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ACCOUNTABILITY and integrity are regularly cited as a key issue by the plethora of small parties and independents that make up the 141 candidates standing for the election in the ACT.
Political opportunism combines with genuine concern when even the most minor levels of corruption are identified in government.
A scathing report by ACT auditor-general Maxine Cooper could not have come at a better time for those candidates. Or at a worse time for Andrew Barr’s Labor government.
The report, “Certain Land Development Agency Acquisitions, 7/2016”, begins: “Transparency, accountability and rigour have been lacking in the processes used by the Land Development Agency” and adds that the auditor-general “will consider conducting a broader audit on the Land Development Agency”.
This report adds fuel to concerns about the length of time Labor has served in government and apprehension about the complacency regarding integrity.
Casino Canberra has landed right in the middle of election issues. Canberra Community Voters, for example, have been established to oppose pokies in the casino. Casino owners, Aquis Entertainment, proposed a “quid pro quo” to take on a huge development in one of the quieter parts of Civic including two new hotels, with a hundred five-star rooms, restaurants and high-end retail outlets. Candidates are questioning the integrity of the process.
The casino development deal was proposed for Glebe Park in one of the areas under question in last Friday’s auditor-general’s report. Ms Cooper pointed to anomalies in the relationship between the Land Development Agency (LDA) and the way they used Colliers as valuers. The land in Glebe Park changed value from $4.2 million for residential use to a valuation of $3.6-$3.8 million in an informal letter for the same zoning use despite the zoning not allowing residential at this stage and the purpose purportedly being about relocation of a stormwater pond facility.
Issues around land development and deals have underpinned the rationale for independent candidates such as former Yarralumla Residents Association president Marea Fatseas in the central seat of Kurrajong. She has letterboxed a leaflet calling for “a ban on developer donations”, “an independent integrity commissioner” and “better urban planning”.
In the same electorate the Greens candidate and ACT Minister, Shane Rattenbury, has also leafleted a call for an independent integrity commissioner. The Like Canberra party’s Maryann Mussared calls for an “increased public confidence and transparency”.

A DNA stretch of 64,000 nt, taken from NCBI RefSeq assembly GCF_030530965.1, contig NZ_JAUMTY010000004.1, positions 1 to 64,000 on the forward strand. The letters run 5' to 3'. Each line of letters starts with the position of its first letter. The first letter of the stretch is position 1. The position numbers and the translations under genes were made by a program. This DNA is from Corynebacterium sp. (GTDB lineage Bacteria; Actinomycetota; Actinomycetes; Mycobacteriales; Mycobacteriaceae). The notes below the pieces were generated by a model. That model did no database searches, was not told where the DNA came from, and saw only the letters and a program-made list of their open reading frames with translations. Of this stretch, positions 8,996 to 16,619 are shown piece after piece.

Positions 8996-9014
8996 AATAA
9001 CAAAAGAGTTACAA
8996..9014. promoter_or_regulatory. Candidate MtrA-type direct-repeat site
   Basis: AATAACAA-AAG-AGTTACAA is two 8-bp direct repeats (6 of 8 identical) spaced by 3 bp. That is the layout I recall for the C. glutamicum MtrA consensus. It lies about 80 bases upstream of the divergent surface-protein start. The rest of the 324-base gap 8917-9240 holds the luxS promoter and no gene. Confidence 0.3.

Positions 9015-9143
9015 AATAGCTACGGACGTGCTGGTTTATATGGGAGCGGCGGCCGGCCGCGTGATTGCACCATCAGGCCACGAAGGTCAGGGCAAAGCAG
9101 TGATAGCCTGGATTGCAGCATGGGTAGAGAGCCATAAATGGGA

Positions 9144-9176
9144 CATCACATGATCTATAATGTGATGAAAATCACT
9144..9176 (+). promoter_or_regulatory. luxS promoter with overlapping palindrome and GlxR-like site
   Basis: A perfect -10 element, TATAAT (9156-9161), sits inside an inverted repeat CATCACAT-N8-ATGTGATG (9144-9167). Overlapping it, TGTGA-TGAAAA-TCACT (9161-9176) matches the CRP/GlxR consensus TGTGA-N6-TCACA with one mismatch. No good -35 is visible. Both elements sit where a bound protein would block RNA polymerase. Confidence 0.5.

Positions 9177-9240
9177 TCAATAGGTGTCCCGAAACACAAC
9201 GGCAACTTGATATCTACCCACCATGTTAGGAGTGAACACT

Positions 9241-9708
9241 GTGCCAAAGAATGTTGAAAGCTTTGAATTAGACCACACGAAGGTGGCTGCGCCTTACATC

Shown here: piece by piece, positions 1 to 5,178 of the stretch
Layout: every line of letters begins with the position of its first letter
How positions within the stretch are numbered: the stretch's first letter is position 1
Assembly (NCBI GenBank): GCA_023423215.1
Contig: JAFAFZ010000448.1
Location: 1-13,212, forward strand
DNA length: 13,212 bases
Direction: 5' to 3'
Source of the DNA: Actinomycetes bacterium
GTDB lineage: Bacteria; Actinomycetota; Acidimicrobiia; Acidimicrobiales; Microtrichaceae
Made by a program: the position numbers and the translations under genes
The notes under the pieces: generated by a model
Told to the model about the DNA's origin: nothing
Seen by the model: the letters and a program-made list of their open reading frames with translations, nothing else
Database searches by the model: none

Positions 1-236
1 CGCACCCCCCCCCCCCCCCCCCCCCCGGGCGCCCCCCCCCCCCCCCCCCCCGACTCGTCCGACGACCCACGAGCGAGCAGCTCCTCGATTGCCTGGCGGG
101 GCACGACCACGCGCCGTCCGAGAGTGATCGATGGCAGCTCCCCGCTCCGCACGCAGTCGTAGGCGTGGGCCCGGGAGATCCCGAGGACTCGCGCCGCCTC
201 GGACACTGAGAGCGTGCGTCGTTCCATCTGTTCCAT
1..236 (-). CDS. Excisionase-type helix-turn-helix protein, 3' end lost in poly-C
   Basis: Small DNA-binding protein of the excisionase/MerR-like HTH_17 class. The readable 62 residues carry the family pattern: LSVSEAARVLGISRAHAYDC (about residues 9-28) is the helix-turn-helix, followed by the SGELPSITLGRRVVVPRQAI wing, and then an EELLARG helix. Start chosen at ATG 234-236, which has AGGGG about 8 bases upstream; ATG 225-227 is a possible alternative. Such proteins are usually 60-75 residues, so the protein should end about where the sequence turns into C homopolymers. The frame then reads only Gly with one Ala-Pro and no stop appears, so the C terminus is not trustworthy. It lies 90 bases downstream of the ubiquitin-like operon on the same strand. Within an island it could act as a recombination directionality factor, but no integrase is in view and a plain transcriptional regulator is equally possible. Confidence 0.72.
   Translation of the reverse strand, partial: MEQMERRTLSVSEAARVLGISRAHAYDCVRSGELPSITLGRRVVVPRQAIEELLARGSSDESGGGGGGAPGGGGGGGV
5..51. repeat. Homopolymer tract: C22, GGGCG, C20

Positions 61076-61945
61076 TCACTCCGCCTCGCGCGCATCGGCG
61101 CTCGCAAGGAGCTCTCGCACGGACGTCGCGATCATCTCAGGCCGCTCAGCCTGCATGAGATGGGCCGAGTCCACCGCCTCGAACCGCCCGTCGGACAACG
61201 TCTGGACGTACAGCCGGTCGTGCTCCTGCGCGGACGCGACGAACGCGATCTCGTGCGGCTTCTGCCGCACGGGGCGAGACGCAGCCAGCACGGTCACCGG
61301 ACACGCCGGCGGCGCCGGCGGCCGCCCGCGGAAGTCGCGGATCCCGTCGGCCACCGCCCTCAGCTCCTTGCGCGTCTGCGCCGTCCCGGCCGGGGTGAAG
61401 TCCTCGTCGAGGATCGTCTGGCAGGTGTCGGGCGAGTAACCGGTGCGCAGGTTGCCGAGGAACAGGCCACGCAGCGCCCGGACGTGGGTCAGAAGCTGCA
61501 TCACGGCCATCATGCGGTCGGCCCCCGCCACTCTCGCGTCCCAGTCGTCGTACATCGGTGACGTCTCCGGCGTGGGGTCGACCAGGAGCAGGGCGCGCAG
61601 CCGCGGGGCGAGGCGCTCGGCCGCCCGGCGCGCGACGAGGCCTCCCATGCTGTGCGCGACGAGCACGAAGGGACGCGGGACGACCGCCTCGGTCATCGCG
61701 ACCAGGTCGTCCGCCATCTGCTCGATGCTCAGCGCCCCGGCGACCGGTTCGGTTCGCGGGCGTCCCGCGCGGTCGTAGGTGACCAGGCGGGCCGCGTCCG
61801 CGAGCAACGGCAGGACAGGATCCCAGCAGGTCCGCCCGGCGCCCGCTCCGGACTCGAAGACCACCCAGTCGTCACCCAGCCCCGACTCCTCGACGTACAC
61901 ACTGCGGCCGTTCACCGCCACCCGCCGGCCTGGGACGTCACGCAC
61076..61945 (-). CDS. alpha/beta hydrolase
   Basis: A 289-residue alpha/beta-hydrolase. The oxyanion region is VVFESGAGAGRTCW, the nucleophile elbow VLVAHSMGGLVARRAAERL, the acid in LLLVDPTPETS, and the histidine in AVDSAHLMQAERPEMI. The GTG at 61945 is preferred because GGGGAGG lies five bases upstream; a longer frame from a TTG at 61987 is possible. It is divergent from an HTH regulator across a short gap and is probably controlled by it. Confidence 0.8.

Some will argue that the raft of non-majors pushing this line are just jumping on a bandwagon. However, the issues have been around for too long to be dismissed that easily. Others will argue that the auditor-general has just demonstrated her role in maintaining integrity is enough. Most candidates are looking for more.
The Abbott government appointed the Royal Commission into Trade Union Governance and Corruption, under Commissioner John Dyson Heydon. It successfully exposed national and local instances of corruption that, unfortunately, reflects badly on all unions.
As I pointed out in this column in March, the ACT was not spared. The flipside has not entered the general consciousness. Corrupt union officials indicate corrupt businessmen prepared to part with the money.
At the time Liberal Leader Jeremy Hanson released a “Memorandum of Understanding” between the government and UnionsACT, obtained under FOI. Amongst other things, it stated: “Prior to any contract being awarded: The list of tenderers for each contract will be provided to UnionsACT” and later: “Only providers/performers of works and services who meet the set criteria will be pre-qualified”. The Memorandum of Understanding had been signed many years before Andrew Barr became Chief Minister. Unfortunately for Labor – the government still wears the flak.
Under this sort of pressure, Barr has finally conceded the need for an Integrity Commission. A doubt remains for me. Will the Independent Integrity Commission be completely open in its remit? Will there be restrictions in the legislation such that it cannot, for example, investigate the conflict of interest between Labor members and poker machine revenue?
The issue of corruption, accountability and integrity has been under long-term sustained criticism by the Canberra Liberals. However, many years of successful minority governments with cross-benchers holding whoever is in government accountable provides a strong motivator for voters to look beyond the major parties.
Michael Moore was an independent member of the ACT Legislative Assembly (1989 to 2001) and was minister for health.